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Australian governments love to boast about the amount of money they are setting aside for infrastructure projects, such as road building, but a new report questions whether taxpayers are getting value for money.
Treasurer Josh Frydenberg announced $15 billion in additional infrastructure commitments as part of the government's ongoing $110 billion, 10-year investment pipeline.
State governments have also pledged billions of dollars in road and transport projects.
But an analysis by the Grattan Institute think tank has found taxpayers end up paying too much for major projects because Australia's governments don't drive a hard bargain on contracts with big construction firms.
It estimates about 25 per cent of projects end up costing taxpayers more than governments expected when construction started.
In particular, Australia's transport infrastructure costs are above the global average.
"Our governments are getting major projects wrong, and taxpayers are left to pick up the tab," the institute's transport and cities program director Marion Terrill said.
"Governments should stop worrying about the profitability of the industry and start delivering quality services at the lowest long-term cost to the community."
She said competition was fundamental to get quality infrastructure at a sharp price.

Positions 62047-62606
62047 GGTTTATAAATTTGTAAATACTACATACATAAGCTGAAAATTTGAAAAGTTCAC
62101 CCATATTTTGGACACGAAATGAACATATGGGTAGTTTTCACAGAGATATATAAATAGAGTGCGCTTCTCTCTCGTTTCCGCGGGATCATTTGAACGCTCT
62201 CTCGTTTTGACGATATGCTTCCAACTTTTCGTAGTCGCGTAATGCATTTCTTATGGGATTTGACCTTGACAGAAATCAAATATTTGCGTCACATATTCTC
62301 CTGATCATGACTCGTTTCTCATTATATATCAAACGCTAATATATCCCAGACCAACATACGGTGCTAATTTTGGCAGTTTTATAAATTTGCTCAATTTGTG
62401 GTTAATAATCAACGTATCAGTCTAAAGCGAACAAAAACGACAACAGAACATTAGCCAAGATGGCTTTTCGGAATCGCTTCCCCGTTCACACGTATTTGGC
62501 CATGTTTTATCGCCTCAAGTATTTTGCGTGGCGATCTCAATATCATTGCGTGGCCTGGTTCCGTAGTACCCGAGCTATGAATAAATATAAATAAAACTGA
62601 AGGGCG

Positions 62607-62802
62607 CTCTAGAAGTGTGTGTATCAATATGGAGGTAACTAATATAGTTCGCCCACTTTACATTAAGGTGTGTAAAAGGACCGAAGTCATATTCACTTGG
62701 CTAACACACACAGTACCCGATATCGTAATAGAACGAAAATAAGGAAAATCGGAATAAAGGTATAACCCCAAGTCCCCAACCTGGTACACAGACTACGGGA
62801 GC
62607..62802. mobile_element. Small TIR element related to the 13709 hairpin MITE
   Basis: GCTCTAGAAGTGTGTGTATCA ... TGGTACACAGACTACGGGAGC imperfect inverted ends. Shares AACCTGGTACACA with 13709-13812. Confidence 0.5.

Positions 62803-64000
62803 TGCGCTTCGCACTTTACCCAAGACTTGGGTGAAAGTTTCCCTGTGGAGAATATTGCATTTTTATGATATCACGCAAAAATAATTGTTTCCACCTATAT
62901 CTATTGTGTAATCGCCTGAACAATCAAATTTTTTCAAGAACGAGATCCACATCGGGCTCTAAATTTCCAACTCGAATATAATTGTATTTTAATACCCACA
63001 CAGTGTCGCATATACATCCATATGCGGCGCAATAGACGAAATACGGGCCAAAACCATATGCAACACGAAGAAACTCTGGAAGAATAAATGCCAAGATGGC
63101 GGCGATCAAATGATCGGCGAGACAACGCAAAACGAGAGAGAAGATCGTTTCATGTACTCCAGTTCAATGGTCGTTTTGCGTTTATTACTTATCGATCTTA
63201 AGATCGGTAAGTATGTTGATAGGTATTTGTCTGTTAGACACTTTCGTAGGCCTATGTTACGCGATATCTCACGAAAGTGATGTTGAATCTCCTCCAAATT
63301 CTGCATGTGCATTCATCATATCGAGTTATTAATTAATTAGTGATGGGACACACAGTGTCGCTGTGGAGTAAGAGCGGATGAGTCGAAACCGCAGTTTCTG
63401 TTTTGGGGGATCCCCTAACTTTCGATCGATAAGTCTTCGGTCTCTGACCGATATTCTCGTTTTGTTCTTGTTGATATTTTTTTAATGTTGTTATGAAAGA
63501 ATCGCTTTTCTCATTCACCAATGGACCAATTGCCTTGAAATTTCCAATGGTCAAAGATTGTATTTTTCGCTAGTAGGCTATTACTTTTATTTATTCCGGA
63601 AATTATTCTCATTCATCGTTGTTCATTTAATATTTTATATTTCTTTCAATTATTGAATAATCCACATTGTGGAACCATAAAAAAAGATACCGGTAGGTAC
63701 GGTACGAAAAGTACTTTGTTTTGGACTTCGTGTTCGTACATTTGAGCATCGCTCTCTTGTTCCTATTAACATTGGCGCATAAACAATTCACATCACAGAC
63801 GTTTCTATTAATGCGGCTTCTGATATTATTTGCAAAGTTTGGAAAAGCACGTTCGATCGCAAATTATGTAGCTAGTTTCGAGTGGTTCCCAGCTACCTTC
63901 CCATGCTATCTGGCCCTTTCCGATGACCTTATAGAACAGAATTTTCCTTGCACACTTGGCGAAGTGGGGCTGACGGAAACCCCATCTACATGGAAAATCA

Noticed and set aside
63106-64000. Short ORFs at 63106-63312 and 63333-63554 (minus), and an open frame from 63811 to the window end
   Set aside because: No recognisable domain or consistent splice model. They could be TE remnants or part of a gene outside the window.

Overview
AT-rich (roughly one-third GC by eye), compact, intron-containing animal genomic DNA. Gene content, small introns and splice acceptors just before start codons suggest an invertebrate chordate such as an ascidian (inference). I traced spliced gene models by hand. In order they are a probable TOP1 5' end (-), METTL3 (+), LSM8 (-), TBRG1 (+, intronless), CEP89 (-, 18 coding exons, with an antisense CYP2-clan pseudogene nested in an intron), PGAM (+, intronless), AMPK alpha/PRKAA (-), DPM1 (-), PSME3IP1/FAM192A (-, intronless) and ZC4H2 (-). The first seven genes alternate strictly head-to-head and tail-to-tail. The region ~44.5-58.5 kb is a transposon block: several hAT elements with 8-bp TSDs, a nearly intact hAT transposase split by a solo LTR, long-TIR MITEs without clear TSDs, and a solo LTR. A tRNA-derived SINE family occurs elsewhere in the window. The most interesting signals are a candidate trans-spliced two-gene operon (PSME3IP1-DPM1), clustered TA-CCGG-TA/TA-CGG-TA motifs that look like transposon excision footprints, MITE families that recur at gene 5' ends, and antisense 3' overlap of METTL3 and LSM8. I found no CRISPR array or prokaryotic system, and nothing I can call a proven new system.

But as the size of projects have grown, so has the size of contracts, and with larger contracts, competition inevitably thins.
Few Australian firms having the technical and financial capability to win contracts worth $1 billion or more, yet governments often give undue priority to domestic experience, making it hard for international firms to win contracts.
The report also says governments often rush projects to market so they can announce and start them before the next election.
But in the rush, governments don't always identify or mitigate expensive problems.
Among its recommendations, Grattan calls on governments to only sign contracts they are prepared to enforce, and to award all infrastructure contracts through an open tender process.
It also says Australian governments should investigate how similar countries overseas manage to build high-quality transport infrastructure at a lower cost.
This article first appeared on au.news.yahoo.com
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